IT IS quite a long time since I was able to start this column with the phrase: It has been a lucky week in the country, good for farmers, market gardeners, horse lovers and the growing equestrian industry. That said, I feel a little churlish in asking “Why has it taken so long?”
That very question comes not just from me but also from Tenants Farmers’ Association chairman Greg Bliss as news leaked out – in a rather roundabout way – that the Government was finally considering the appointment of a supermarket Ombudsman.
He said, with what I can only imagine was a big sigh: “Whilst we very much welcome the fact that the penny has eventually dropped in Government, this is a decision that should have been made at least a decade ago.
“I shudder to think of the number of good farm businesses we have lost over that 10-year period as a result of unfair competition and the many more farm businesses which although still functioning, have struggled to make a profit and reinvest in their businesses.”
This news came out in The Guardian, which the Government uses regularly as a sort of unofficial mouthpiece. It revealed that Department for Business, Innovation and Skills had accepted the Competition Commission's recommendation to create the new body to monitor supermarket behaviour.”
The paper added, cautiously, that “the scope and powers of the new ombudsman remain unclear, and will be determined as the result of a forthcoming consultation.” The person appointed to the job must first decide how to enforce a new groceries supply code of practice (GSCOP), which will come into force on 4 February.
Now these are too much like the weasel words on this subject which the Government has used many times before, most particularly some years ago when a voluntary code of practice was set up to ensure that food suppliers to the supermarkets were not blackmailed into conceding ever lower prices.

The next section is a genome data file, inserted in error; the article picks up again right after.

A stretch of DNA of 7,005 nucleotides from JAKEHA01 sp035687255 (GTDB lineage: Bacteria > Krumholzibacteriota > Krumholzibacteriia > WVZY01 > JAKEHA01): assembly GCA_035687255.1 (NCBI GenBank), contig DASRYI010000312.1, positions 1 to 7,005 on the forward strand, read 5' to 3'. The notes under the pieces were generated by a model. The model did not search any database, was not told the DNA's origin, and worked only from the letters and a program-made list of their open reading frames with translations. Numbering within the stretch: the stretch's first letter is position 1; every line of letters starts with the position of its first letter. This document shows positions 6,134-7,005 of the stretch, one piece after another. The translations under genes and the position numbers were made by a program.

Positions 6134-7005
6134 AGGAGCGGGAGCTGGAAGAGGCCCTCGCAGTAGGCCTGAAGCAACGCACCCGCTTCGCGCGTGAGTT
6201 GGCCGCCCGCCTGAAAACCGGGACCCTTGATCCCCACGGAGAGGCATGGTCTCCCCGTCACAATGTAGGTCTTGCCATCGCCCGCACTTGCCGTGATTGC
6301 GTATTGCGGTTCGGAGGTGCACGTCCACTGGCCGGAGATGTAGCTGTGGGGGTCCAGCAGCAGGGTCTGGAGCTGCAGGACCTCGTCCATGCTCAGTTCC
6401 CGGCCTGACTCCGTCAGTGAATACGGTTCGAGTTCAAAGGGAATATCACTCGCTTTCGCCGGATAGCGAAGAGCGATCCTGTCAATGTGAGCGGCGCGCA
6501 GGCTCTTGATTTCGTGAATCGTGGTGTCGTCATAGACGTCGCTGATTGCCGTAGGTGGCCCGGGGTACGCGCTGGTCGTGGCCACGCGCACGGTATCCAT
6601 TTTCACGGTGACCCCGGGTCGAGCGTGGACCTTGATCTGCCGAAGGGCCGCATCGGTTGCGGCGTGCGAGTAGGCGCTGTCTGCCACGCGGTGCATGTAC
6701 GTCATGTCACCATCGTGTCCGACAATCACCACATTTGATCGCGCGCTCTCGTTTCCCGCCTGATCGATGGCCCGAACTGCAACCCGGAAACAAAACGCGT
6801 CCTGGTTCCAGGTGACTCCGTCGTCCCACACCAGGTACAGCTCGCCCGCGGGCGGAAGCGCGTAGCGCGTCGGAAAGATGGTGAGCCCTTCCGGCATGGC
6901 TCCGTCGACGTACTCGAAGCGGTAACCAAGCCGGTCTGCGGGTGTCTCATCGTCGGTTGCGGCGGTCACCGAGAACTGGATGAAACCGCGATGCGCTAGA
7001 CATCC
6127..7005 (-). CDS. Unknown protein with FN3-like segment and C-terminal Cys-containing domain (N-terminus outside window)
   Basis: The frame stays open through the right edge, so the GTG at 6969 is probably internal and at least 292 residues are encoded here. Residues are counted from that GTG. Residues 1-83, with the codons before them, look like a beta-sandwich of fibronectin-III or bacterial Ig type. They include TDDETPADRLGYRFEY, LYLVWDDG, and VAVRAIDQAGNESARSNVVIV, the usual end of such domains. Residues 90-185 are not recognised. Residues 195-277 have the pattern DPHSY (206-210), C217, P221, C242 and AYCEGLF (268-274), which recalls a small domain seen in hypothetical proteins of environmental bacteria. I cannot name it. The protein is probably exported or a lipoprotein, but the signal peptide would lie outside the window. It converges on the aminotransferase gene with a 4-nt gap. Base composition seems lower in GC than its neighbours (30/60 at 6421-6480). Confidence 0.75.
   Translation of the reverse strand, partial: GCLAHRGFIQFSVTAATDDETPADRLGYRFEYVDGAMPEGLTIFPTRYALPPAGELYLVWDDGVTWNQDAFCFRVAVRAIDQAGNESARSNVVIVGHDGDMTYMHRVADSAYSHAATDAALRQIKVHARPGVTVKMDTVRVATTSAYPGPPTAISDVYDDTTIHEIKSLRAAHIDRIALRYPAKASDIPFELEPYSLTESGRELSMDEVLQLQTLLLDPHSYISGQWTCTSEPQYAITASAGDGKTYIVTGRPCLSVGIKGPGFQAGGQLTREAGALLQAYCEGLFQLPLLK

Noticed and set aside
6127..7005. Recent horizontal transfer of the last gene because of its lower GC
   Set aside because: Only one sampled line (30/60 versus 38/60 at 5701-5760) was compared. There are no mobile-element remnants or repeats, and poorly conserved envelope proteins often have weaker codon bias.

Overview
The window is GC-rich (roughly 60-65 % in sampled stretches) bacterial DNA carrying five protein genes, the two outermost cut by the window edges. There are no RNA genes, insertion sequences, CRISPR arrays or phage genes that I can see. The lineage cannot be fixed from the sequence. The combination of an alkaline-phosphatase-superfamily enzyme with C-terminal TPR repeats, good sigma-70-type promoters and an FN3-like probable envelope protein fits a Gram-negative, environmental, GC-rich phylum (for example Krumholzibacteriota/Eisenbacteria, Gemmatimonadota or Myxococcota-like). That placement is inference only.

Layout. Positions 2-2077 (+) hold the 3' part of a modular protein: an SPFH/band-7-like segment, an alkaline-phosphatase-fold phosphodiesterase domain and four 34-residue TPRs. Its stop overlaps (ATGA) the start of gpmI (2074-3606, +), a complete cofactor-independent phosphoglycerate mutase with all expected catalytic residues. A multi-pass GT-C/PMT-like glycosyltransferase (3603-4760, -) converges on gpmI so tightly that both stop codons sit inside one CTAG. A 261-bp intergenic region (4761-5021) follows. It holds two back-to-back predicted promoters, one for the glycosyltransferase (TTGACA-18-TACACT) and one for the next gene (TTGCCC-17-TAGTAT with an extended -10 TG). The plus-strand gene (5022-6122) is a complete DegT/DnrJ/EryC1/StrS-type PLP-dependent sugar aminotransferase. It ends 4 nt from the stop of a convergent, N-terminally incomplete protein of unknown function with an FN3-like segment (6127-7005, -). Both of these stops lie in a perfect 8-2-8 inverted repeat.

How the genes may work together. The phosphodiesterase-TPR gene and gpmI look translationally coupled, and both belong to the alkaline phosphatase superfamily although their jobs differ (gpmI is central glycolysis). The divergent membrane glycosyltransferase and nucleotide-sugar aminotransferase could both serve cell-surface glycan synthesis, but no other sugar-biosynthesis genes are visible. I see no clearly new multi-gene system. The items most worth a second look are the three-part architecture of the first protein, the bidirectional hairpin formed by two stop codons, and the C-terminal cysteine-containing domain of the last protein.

The big retailers reneged on that in a matter of months and as a result thousands of dairy farmers and market gardeners were forced into bankruptcy.
Last year, an investigation by fair trading officials revealed that several of the bigger chains, along with major dairy operators, had conspired together to force down the price of milk. But, according to The Guardian, the plan is still meeting with “strong resistance” from the Big Four of Tesco, Sainsbury’s, Asda and Morrison’s.
so for once, party politics have been to the benefit of country folk...
It is significant, I feel, that this new appointment would be made by the Department of Business rather than Defra, which has shown little interest in agriculture until recent months after the growing scare of worldwide food shortages.
Undoubtedly, the real reason for Labour coming out with it in such a round about way is that fact that David Cameron had already promised that the Tories would appoint the Ombudsman immediately should they win the looming general election. So its looks as though we will get one whoever wins – so for once, party politics have been to the benefit of country folk.
The second bit of good news is that Defra vets detected two horses imported from Rumania carrying a deadly equine virus, Equine infectious anaemia (EIA) (See News). This, like blue tongue in cattle and sheep which is already threatening the Yorkshire Dales, can be spread by biting insects and, fortunately, there are few biting insects out and about in our present awful weather.
The two animals involved are to be put down and others on the same premises in Wiltshire are under movement restriction orders – an ominous phrase which was all too common during the foot and mouth debacle almost ten years ago.
The vets who spotted this danger are to be congratulated, because equestrianism is one of the few growth industries in rural areas and, as a father whose young daughter had a pony, I can only imagine the nightmare stress to hundreds of thousands of rural households if such a disease had spread.
But in congratulating Defra in – hopefully – averting such a danger, I cannot resist asking why we allow horses to be imported from places like Rumania, where animal welfare standards are low if they exist at all. It is believed by many – including me – that foot and mouth came to our shores via cheap beef imported from South America. Surely that is a warning we must never forget.